Whether the Environmental Protection Commission has any jurisdiction over the property at 122 Delafield Island Road, where a large number of trees were recently cut down, was discussed at the board's meeting last week.

The property has been the focus of controversy since its new owner clear-cut dozens of trees on the property without town approval.

However, Robert Maslan, the lawyer representing the property owners, said at the commission's Nov. 5 meeting that based on surveys from experts, the property does not have any inland wetlands and is therefore not under the jurisdiction of the EPC.

The Planning and Zoning Commission does have oversight on the property because it is a coastal wetlands.

The clear-cutting is still a violation of state Coastal Area Management regulations, some officials contend.

Maslan told the commission that he expects an application for the property to go before the Planning and Zoning Commission within a couple months.

"You will have opportunity to comment again," Maslan said. "I expect Planning and Zoning to be strict on this application."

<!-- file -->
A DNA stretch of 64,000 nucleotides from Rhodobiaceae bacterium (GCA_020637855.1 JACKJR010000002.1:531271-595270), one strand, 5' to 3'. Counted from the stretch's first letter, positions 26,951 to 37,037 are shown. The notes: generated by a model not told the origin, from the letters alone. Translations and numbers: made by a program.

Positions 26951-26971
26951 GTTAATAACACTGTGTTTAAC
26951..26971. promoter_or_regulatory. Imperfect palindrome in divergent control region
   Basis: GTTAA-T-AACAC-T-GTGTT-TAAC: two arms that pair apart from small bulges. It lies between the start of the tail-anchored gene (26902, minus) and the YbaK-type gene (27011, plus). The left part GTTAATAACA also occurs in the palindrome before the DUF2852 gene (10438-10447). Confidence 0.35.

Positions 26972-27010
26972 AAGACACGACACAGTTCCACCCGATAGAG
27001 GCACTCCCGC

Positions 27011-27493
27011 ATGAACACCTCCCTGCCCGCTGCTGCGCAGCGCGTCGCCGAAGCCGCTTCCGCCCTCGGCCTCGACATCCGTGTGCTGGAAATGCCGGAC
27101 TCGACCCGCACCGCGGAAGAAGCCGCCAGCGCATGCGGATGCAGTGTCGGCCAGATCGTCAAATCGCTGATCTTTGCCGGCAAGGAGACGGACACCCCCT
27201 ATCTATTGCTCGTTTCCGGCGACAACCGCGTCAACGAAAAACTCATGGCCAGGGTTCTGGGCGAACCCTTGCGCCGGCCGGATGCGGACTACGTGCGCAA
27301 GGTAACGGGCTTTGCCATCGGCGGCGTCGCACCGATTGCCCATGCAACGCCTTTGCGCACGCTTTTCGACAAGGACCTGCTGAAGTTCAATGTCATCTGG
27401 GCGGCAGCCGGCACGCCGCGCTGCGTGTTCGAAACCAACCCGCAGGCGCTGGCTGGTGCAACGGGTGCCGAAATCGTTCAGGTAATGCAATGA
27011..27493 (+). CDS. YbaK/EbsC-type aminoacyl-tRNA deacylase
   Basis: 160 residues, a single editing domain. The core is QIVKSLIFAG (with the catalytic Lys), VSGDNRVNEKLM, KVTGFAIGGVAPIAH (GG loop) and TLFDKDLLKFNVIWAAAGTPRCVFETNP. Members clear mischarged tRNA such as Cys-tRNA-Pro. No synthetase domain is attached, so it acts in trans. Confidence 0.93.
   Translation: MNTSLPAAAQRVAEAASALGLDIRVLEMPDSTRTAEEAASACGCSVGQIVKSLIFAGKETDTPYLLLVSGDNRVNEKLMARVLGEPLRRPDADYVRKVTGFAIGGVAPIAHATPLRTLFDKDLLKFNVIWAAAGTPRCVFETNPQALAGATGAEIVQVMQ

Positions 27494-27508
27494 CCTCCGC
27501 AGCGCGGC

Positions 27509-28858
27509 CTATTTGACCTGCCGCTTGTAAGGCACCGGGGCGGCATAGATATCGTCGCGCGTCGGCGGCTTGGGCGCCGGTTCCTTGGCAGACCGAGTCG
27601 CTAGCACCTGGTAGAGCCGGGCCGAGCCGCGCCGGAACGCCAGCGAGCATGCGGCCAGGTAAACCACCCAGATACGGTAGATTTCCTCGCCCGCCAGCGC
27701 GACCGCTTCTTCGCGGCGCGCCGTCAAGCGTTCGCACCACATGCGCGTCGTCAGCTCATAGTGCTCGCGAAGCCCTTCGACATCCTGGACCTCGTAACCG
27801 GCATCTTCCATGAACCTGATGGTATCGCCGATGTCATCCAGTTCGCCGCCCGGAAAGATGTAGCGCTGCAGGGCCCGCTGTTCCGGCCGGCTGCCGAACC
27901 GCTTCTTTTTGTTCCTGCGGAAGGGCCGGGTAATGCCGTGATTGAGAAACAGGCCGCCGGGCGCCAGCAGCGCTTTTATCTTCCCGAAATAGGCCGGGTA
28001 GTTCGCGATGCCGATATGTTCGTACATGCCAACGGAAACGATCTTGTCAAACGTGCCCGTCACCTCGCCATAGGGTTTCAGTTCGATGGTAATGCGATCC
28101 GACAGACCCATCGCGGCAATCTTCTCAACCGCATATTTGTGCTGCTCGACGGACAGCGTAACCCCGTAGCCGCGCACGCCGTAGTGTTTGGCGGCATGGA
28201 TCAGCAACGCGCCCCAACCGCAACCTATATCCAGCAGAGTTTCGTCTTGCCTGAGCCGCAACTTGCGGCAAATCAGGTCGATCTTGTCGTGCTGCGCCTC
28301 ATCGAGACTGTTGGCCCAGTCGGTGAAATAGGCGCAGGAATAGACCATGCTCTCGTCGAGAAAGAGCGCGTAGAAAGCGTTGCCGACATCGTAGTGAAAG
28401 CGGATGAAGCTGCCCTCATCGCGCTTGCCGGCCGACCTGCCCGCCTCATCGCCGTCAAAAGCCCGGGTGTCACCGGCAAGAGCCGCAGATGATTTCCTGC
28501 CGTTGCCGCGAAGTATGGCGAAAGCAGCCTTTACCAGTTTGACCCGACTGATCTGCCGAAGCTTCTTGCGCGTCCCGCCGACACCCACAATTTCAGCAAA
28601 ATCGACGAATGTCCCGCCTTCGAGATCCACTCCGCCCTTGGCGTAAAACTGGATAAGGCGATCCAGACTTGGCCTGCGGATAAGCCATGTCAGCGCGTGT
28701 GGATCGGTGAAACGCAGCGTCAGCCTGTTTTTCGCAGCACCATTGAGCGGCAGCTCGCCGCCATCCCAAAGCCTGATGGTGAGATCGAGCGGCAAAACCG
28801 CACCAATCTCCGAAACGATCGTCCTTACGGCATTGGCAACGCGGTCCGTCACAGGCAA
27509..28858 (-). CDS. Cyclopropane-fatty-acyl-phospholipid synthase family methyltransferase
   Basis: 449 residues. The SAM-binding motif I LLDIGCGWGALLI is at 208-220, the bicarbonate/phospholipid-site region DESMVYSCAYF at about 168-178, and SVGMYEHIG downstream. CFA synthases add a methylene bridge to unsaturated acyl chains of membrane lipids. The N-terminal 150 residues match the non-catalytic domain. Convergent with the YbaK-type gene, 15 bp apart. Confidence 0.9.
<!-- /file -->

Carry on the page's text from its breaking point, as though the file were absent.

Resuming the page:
Applications that deal with coastal area management are also presented to the EPC for comment.

Wilder Gleason, the lawyer representing neighbors of 122 Delafield Island, told the EPC that it should not "give up" jurisdiction.

"As of right now tonight, the record in front of us is that experts have said that there are only tidal wetlands," EPC member Keith Kearney said.

After 30 minutes of discussion with Gleason and Maslan, the EPC acted as the conservation commission and issued notice of violation to the property owners.

The property was sold last June for $8.75 million, lower than the initial asking price of $11.5 million when it went on the market in June 2013, according to town records.

Gleason said on Oct. 1 that a Google search and confirmation from the secretary of the state revealed that 122 Delafield Island LLC is held by Thomas J. Campbell, the founder and CEO of an investment firm based in Alexandria, Va.

On Sept. 22, Rich Jacobson, the EPC officer, issued a notice of violation to the property owner and told him to stop all activities within the regulated area, provide a survey of the wetlands and show where the trees were prior to being removed. The owner also was told to attend the Oct. 1 EPC meeting.

The owner was not present at the Oct. 1 meeting or the Nov. 5 meeting, and Maslan -- who the owner retained a few days prior to the Oct. 1 meeting -- was unable to offer an explanation as to why the trees were cut down. Maslan told the commission Oct. 1 that the owner also intends to demolish the house on the property.

Maslan also did not provide a reason as to why the trees were cut down at the Nov. 5 meeting.

mspicer@bcnnew.com; 203-330-6583;@Meg_DarienNews